Today, the Houthis rule large areas of Yemen, including the capital and the strategic Red Sea port of Hodeida, a powerful position when negotiating a postwar settlement.
Hamas and allied militants streamed out of Gaza on Oct. 7, and killed around 1,200 Israelis and took 240 more hostage, Israeli authorities say. Israel responded with a campaign that it said was aimed at eliminating Hamas. In three months, it has killed more than 23,000 Palestinians, Gaza health officials say, reduced much of the enclave to rubble, and caused dire shortages of water, food, fuel and shelter.
If the United States intervened on behalf of Israel, the Houthis warned after Oct. 7, they would retaliate. That month, the militants fired their first salvo: cruise missiles aimed at Israel.
They were shot down by a U.S. Navy destroyer. Since early November, the group has launched more than two dozen attacks on ships in the Red Sea.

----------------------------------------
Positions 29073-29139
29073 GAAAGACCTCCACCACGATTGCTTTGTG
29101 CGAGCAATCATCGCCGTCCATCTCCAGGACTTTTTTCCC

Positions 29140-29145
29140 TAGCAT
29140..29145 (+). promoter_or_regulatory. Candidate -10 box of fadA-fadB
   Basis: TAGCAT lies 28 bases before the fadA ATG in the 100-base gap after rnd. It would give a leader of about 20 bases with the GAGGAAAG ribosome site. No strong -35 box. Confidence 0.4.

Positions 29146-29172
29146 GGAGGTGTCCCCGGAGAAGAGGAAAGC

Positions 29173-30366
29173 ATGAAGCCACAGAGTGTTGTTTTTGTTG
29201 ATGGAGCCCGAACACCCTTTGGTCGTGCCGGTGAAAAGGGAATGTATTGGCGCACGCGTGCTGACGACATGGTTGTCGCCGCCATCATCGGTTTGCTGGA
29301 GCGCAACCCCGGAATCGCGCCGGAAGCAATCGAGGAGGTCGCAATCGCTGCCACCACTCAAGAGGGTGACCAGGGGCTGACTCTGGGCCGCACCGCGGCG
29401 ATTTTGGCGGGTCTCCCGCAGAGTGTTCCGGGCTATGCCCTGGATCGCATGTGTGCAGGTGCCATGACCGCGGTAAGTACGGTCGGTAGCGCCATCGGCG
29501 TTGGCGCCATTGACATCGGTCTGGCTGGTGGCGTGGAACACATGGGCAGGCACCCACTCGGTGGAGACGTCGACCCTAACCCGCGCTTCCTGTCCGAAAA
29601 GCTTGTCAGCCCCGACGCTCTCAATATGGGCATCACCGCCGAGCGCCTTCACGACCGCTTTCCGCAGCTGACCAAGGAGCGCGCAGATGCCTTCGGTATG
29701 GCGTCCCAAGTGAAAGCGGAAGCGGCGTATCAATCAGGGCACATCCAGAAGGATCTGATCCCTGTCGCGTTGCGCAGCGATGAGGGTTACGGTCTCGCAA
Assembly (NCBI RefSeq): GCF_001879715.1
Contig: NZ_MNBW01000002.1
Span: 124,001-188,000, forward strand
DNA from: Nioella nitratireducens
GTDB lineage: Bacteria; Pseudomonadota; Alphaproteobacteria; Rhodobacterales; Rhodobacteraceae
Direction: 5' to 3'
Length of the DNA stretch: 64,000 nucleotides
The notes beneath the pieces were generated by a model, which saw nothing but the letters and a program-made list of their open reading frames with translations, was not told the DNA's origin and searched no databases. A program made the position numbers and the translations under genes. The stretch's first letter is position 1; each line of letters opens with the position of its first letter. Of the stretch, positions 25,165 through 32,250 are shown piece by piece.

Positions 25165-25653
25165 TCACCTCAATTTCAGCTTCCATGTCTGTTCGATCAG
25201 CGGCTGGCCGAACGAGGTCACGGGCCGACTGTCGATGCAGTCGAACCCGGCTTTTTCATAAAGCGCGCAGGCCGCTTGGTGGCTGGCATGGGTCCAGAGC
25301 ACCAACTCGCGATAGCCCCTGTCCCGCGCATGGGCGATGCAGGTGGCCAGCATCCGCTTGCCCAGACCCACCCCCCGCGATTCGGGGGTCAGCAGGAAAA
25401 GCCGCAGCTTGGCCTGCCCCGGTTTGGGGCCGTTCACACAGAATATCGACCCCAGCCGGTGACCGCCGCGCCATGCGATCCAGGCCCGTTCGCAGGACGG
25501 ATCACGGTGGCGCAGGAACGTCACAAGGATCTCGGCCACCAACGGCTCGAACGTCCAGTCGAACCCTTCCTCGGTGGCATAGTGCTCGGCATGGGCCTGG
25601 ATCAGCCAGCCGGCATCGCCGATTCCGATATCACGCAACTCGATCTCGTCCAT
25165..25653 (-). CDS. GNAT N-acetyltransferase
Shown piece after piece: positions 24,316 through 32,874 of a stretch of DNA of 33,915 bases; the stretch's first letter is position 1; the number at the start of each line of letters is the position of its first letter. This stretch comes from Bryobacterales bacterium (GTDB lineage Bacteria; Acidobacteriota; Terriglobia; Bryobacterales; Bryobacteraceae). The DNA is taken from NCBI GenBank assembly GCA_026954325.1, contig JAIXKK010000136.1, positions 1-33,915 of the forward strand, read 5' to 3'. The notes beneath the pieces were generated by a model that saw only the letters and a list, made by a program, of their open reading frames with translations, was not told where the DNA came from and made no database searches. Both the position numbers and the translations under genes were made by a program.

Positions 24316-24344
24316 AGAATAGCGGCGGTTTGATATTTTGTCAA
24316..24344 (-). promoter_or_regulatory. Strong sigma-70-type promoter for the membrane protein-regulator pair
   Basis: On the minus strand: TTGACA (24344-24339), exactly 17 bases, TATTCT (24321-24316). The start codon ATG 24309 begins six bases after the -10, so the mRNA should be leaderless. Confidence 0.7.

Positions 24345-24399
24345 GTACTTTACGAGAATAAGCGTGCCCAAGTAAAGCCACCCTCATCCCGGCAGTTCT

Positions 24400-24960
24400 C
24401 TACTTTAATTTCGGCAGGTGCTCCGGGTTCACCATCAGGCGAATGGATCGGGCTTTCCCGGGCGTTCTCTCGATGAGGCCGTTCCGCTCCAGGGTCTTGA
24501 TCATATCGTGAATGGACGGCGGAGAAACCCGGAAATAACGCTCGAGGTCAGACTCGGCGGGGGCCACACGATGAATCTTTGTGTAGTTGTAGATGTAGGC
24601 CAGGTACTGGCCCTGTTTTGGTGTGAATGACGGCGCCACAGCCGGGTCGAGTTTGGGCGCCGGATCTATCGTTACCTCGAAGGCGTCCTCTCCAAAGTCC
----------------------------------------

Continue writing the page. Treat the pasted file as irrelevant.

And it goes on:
The United States and Britain were supported in Friday’s airstrikes by Canada, Australia, the Netherlands and just one Arab country: Bahrain.
Several governments expressed misgivings or condemned the assault. Saudi Arabia, a close U.S. partner in the region that’s trying to conclude a peace deal with the Houthis, warned of the risks of escalation. The Saudi Foreign Ministry said it was “closely monitoring” developments “with great concern.”
Badr Albusaidi, the foreign minister of neighboring Oman, said the strikes went “against our advice and will only add fuel to an extremely dangerous situation.”
“I urge all parties to exercise restraint and focus on a cease-fire in Gaza now,” he wrote on X, formerly Twitter. Humanitarian and aid organizations also expressed concern.
“Yemenis across the country have woken up fearing a return to the conflict,” Jared Rowell, the Yemen country director for the International Rescue Committee, said in a statement Friday. The Houthis’ Red Sea attacks were “already impacting the delivery of commercial and humanitarian aid to the country,” he said. “The US/UK strikes today underscore the risk of a wider regional and international confrontation.”
Defense Secretary Lloyd Austin said the aim of the strikes was to “disrupt and degrade the Houthis’ capabilities.” But analysts say it would be difficult to accomplish even that goal.